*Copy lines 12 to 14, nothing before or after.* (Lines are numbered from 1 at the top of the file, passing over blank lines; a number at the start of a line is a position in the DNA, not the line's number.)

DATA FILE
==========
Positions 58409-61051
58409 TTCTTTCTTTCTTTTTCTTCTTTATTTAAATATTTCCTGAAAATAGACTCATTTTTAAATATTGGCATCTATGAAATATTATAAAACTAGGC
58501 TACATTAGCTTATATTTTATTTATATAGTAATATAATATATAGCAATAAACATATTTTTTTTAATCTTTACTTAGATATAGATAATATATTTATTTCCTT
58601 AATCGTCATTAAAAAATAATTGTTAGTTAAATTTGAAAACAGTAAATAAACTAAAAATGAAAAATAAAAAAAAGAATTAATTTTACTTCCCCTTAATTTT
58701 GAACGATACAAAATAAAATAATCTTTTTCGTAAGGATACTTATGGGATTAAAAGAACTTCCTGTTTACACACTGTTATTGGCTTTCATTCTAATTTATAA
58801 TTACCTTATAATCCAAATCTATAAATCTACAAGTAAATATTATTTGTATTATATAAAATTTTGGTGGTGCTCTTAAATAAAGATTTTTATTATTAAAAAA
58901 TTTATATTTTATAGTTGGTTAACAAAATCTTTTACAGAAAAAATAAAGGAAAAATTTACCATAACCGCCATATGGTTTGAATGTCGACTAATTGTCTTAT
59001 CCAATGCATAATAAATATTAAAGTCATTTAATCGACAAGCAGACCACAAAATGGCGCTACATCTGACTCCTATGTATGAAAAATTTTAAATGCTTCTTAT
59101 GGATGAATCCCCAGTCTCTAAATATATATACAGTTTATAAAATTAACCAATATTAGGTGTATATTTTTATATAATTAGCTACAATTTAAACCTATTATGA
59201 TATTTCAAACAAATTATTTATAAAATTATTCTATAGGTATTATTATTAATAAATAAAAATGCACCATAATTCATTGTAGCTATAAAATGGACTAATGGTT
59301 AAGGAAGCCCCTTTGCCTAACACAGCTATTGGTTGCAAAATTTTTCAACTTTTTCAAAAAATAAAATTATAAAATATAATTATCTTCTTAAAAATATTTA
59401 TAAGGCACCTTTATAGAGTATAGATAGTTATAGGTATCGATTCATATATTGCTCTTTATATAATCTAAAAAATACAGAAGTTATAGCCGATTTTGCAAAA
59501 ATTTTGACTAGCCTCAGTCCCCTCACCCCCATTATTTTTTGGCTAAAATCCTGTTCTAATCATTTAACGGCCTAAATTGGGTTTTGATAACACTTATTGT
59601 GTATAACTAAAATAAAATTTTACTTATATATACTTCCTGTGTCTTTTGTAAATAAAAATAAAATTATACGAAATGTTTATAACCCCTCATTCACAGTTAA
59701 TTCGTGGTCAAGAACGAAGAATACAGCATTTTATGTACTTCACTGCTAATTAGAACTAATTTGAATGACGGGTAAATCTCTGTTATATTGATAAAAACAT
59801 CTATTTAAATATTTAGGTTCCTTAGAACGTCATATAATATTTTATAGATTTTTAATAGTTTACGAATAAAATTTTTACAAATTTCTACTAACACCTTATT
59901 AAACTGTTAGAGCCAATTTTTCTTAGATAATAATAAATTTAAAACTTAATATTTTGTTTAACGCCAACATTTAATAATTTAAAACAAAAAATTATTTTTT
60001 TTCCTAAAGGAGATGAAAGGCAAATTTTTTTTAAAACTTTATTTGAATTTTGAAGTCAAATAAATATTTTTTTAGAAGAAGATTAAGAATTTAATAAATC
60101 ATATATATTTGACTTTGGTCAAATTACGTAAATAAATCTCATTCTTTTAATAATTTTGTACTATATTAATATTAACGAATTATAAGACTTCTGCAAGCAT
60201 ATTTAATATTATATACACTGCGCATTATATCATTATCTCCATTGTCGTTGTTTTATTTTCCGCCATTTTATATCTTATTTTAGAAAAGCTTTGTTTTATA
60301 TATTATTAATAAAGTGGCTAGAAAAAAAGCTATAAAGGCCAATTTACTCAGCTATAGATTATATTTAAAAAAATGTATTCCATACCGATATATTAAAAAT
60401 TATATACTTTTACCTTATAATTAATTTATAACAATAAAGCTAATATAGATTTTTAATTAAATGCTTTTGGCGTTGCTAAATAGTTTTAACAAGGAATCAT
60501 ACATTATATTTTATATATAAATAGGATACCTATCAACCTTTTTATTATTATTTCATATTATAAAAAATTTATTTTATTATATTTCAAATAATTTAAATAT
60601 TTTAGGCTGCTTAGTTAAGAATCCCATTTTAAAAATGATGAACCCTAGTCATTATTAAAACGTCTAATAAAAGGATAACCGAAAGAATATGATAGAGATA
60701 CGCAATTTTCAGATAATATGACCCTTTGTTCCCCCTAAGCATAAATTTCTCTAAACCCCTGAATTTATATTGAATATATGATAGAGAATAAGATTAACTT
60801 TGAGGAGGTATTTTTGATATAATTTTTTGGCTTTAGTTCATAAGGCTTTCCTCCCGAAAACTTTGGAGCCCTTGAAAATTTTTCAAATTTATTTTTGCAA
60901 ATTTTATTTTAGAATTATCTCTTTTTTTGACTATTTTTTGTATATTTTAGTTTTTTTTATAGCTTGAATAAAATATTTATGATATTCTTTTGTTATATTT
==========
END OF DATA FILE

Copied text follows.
59401 TAAGGCACCTTTATAGAGTATAGATAGTTATAGGTATCGATTCATATATTGCTCTTTATATAATCTAAAAAATACAGAAGTTATAGCCGATTTTGCAAAA
59501 ATTTTGACTAGCCTCAGTCCCCTCACCCCCATTATTTTTTGGCTAAAATCCTGTTCTAATCATTTAACGGCCTAAATTGGGTTTTGATAACACTTATTGT
59601 GTATAACTAAAATAAAATTTTACTTATATATACTTCCTGTGTCTTTTGTAAATAAAAATAAAATTATACGAAATGTTTATAACCCCTCATTCACAGTTAA